Pasadena, CA – The Board of Directors of the Giant Magellan Telescope Organization is pleased to announce the appointment of Edward I. Moses, Ph.D., as President of their organization. Dr. Moses, former Principal Associate Director of the Lawrence Livermore National Laboratory, will lead the organization responsible for the development of the billion-dollar, 25-meter Giant Magellan Telescope (GMT).
The GMT will be larger than any telescope in existence today and will be built by a major international collaboration with partner institutions in the United States, Australia, Korea, and Brazil. It will be used to discover and characterize planets around other stars (including the search for telltale signs of life), to probe the formation of stars and galaxies shortly after the Big Bang, to measure the masses of black holes, and to explore fundamental issues in cosmology and physics, including dark matter and dark energy. The giant telescope is expected to come on line at Las Campanas Observatory in the Chilean Andes early in the next decade.
“Ed has unique skills, knowledge, and experience to lead the design, construction, and commissioning of the GMT,” said Dr. Wendy Freedman, chair of the GMTO Board.
Dr. Moses received his B.S. and Ph.D. in electrical engineering from Cornell University. He holds patents in laser technology, computational physics, and fusion energy systems and is a member of the National Academy of Engineering, a Fellow of the American Association for the Advancement of Science, and belongs to many other prestigious scientific organizations. At Lawrence Livermore National Laboratory, he led the development of the National Ignition Facility (NIF), the largest optical and laser project ever constructed. The NIF uses high-power lasers to focus energy at the level needed to initiate the conversion of hydrogen to helium in fusion reactions similar to those occurring in the center of the Sun and other stars.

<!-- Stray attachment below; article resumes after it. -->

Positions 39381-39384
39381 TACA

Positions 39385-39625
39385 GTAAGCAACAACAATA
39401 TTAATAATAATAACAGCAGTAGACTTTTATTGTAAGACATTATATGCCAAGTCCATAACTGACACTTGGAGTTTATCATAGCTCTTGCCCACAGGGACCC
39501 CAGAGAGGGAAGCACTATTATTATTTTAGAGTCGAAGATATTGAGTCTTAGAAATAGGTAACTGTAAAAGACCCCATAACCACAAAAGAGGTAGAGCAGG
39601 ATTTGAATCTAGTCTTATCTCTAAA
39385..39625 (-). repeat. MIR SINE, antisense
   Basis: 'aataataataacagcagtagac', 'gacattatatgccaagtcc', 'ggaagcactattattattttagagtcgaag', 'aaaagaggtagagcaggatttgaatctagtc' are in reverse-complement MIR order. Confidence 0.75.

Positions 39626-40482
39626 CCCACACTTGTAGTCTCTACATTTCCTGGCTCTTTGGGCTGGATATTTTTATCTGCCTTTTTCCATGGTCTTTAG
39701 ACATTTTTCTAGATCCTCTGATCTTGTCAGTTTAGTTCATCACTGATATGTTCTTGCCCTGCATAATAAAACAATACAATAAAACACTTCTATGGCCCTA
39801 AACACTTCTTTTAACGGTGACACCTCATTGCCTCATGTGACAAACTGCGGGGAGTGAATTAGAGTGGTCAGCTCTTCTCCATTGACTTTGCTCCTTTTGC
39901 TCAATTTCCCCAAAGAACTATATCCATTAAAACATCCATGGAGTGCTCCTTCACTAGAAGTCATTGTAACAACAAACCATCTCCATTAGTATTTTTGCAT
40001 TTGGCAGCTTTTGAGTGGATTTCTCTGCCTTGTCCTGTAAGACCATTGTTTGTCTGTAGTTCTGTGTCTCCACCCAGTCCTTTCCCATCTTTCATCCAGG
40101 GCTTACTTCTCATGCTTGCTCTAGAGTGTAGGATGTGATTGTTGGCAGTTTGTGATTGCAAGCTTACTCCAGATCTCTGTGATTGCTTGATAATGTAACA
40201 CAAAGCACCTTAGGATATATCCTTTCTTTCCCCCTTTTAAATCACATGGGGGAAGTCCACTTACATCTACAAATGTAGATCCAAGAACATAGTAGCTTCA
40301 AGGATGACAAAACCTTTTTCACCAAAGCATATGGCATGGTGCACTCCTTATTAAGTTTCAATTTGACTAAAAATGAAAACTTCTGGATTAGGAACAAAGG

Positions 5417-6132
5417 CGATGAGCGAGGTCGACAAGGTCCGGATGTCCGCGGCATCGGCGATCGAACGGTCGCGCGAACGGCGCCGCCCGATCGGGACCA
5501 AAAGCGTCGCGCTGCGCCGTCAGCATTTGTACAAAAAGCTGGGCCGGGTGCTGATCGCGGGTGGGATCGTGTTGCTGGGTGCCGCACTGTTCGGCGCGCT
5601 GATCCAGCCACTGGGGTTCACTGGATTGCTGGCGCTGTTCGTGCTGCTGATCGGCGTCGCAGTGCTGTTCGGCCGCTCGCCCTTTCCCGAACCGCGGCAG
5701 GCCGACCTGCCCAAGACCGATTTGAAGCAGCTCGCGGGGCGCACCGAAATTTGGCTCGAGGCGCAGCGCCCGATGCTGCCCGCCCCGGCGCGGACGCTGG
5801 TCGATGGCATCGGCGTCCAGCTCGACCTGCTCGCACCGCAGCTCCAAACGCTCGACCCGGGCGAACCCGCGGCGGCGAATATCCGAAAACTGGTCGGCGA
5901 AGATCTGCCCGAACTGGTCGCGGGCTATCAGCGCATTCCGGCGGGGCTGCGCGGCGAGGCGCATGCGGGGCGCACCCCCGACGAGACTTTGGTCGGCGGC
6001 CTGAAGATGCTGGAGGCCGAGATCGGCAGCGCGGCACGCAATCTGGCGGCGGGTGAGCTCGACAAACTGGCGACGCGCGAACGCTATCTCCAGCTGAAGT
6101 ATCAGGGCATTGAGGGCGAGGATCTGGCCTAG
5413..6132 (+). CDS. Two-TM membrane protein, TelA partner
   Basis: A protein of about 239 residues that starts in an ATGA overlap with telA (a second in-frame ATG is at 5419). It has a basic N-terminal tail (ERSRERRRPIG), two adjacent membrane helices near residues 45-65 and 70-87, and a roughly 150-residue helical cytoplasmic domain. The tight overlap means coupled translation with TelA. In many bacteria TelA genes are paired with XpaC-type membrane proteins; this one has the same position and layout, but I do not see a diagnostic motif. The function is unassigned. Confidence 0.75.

“I look forward to applying my experience in large science and cutting-edge technology projects to the leadership role in the GMTO. The project has a great team of scientists and engineers in a powerful collaboration of world-leading institutions,” said Moses. “This is a tremendous opportunity for me to take part in a revolutionary telescope project and scientific community that will change the nature of our understanding of the cosmos.”
The GMT will use seven of the largest optical mirrors ever made to form a single telescope 25.4 meters (or about 80 feet) in diameter with nearly a factor of 10 increase in light-gathering capability compared to any existing telescope. Advanced optical technologies using powerful lasers will be used to produce images of distant celestial objects with clarity ten times sharper than those from the Hubble Space Telescope. More than one hundred engineers and scientists at the GMT offices and the partner institutions are engaged in the development of the telescope and planning for its use.
The GMT project team has recently completed a rigorous set of design reviews and is poised to begin construction. More than 40,000 cubic meters of rock has been cleared from the summit of Las Campanas Peak in northern Chile to provide a platform for the telescope. The first of the seven 8.4-meter diameter primary mirrors has been completed at the University of Arizona’s Steward Observatory Mirror Lab. Two other mirrors are being ground and polished, and the glass for the fourth mirror will be cast next year. Construction of the observatory’s on-site infrastructure and fabrication of the telescope mount and other systems are expected to begin in 2015.
Dr. Edward “Rocky” Kolb, Dean of Physical Sciences at the University of Chicago and GMTO Board member, said, “Ed Moses is a highly respected leader in the world of experimental physics and energy research. He brings a unique set of skills and experience to the GMT organization as we transition from the design phase to construction.”
“The appointment of such an eminent and experienced leader as Ed Moses to the position of President of GMTO marks a key milestone in the development of the GMT,” said Dr. Matthew Colless, vice-chair of the GMTO Board. “This brings us one giant step closer to first light.”